The only caveat to that recommendation is that power efficiency has taken a step backwards with the MX500, while Samsung appears to be setting new records in that department with the 860 series. We expect our upcoming testing of the 860 EVO to show it using less power than the MX500 and probably offering slightly better performance. But at the moment it looks like those probable advantages come at a pretty steep premium.

Power Management
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  • PeachNCream - Friday, February 2, 2018 - link

    "..the per-die capacity of the MX500's 64-layer 3D TLC is actually lower than that of the 32L 3D TLC.."

    Why is that the case? Shouldn't doubling the number of layers lead to greater capacity and does this mean that there are more ICs per GB in the newer MX500? I'm super confused.
  • jtd871 - Friday, February 2, 2018 - link

    "The Crucial MX500 uses Micron's 256Gb 64L 3D TLC part and consequently returns to the standard drive capacities and overprovisioning ratios, instead of the unusual configurations caused by the 384Gb die capacity in the MX300's 32L 3D TLC. The slightly lower usable capacities of the MX500 than the MX300 means the new drives have slightly higher prices on a per-GB basis, but the MSRPs are still very competitive against current street prices for the competition."

    So the new chips have more layers per package, but less overall capacity. I'll guess the 384Gb die hamstrung performance on relatively smaller-capacity drives by offering fewer memory channels for the processor to work with simultaneously. Plus, I'll guess that it was a bit of an oddball size for the algorithms to deal with.
  • FunBunny2 - Friday, February 2, 2018 - link

    large node?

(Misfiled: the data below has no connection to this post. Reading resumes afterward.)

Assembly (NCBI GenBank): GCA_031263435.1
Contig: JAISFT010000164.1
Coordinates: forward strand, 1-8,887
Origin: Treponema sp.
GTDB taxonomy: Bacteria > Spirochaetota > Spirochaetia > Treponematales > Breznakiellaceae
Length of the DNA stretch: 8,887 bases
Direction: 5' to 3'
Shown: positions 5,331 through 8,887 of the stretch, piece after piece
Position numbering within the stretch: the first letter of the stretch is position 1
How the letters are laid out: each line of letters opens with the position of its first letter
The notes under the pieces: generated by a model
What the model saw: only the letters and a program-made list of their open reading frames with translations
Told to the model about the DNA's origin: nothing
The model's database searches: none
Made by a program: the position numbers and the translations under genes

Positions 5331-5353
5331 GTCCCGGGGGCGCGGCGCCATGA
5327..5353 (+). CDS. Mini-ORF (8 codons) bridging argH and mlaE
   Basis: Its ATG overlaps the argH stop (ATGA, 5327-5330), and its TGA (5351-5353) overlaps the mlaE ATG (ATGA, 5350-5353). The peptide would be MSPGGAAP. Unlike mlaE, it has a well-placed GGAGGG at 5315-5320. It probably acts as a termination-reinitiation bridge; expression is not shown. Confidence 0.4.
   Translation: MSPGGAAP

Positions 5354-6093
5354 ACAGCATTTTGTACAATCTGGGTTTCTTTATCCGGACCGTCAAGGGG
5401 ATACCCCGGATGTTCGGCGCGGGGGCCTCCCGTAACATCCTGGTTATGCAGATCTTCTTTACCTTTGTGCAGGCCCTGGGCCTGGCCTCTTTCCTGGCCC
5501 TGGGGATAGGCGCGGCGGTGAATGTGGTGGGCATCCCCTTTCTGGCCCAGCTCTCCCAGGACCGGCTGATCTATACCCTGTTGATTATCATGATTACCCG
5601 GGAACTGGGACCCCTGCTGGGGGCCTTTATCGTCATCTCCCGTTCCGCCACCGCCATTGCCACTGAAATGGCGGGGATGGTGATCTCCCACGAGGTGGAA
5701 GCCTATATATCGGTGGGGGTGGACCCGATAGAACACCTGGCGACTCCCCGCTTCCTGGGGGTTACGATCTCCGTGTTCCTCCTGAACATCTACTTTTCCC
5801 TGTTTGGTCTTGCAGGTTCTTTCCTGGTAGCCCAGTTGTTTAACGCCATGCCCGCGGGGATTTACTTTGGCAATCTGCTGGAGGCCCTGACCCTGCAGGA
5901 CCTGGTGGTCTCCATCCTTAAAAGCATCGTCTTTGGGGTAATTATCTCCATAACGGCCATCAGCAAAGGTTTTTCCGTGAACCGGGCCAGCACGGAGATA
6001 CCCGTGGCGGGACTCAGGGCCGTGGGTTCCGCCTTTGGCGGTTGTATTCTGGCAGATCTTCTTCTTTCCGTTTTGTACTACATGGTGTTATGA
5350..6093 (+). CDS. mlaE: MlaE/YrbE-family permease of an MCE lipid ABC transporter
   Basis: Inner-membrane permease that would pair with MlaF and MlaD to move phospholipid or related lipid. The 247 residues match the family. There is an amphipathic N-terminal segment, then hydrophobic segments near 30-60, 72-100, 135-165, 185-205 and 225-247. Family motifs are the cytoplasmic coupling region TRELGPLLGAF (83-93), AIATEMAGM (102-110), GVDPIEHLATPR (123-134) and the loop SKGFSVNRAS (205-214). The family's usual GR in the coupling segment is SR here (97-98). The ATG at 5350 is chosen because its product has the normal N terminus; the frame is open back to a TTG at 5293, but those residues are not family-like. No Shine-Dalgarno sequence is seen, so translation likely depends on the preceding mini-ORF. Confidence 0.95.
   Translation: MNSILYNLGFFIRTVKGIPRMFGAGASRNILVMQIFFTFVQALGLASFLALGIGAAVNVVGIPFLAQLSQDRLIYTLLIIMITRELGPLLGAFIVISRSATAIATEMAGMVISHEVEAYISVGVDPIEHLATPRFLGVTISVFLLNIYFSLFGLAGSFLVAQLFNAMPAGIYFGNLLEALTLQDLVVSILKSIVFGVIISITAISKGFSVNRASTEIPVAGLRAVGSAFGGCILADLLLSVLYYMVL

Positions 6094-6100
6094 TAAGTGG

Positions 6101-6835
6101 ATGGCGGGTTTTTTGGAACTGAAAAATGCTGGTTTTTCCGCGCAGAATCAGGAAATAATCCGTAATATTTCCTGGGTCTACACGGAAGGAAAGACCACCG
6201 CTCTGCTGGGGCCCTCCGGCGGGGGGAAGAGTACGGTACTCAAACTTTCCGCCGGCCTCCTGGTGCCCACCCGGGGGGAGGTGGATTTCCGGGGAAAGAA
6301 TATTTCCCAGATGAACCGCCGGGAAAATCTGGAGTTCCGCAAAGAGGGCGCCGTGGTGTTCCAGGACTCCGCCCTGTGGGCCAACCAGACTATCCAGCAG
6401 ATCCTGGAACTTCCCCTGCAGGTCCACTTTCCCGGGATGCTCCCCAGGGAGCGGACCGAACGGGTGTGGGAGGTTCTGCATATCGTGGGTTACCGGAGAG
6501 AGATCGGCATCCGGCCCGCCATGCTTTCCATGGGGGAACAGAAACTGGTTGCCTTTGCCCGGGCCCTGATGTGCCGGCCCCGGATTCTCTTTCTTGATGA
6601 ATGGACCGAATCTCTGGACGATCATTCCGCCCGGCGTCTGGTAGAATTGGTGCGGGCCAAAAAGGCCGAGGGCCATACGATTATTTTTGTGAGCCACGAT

more area dedicated to control functions?
  • Billy Tallis - Friday, February 2, 2018 - link

    For the 32L node, IMFT was more or less prioritizing MLC use cases by making a 256Gb MLC die that could be used as a 384Gb TLC part. For the 64L node, TLC is the priority and they're making both 256Gb TLC and 512Gb TLC parts. The latter should be cheaper per GB when it is available, but would be a worse choice for small consumer drives. The 256Gb die is really tiny, which makes it more appealing to the mobile market than a lot of previous IMFT parts.
  • FunBunny2 - Saturday, February 3, 2018 - link

    "making a 256Gb MLC die that could be used as a 384Gb TLC part."

    so... does this mean that NAND is all the same, and it's the controller that decides among S/M/T?? or is it the case that S can be coerced to M, and M to T, but not the other way round? is there a tute, here or elsewhere, that tells us the nittygritty about why titular NAND can/can't be used at other densities?
  • FunBunny2 - Saturday, February 3, 2018 - link

    well, I did find one, but from 2012 (and AT: )
    "This array can be turned into either SLC, MLC, or TLC. The actual array and transistors are equivalent in all three flash types; there is no physical difference. "

    some/many folks have been claiming that TLC, in particular, is physically different from SLC. is that now true?
  • Kristian Vättö - Sunday, February 4, 2018 - link

    In terms of memory cell design, SLC, MLC and TLC can be the same, but the peripheral circuit design isn't (min # of latches = # of bits per cell). More bits per cell designs are also likely to have more spare/ECC bytes per page.

    In layman terms, TLC and MLC can be run as pseudo-SLC by only programming the lower page, but it's impossible to run e.g. MLC as TLC. But pseudo-SLC isn't the same thing as native SLC.
  • Spatty - Wednesday, February 14, 2018 - link

    SLC/MLC chips are physically the same chips during the fab process. Maybe some Implant changes but die layout is the same. In Probe, circuits are blown to make them SLC or MLC.

    The referenced quote in this thread, is that a due to the usage of die vs chip/package. The chips in the images can have multiple die in one single chip/package and thus the 'density' of the chip/package changes. More layers still means more bits/mm^2.
  • PeachNCream - Monday, February 5, 2018 - link

    Thanks Billy! It makes more sense now.
  • colonelclaw - Friday, February 2, 2018 - link

    I'm wondering, would it be worth adding a PS4 Pro/'BoneX benchmark to SATA SSD reviews? The 1TB is fast becoming a worthwhile, if luxurious, upgrade for the top consoles. It may be slightly unaffordable now, but possibly not for long?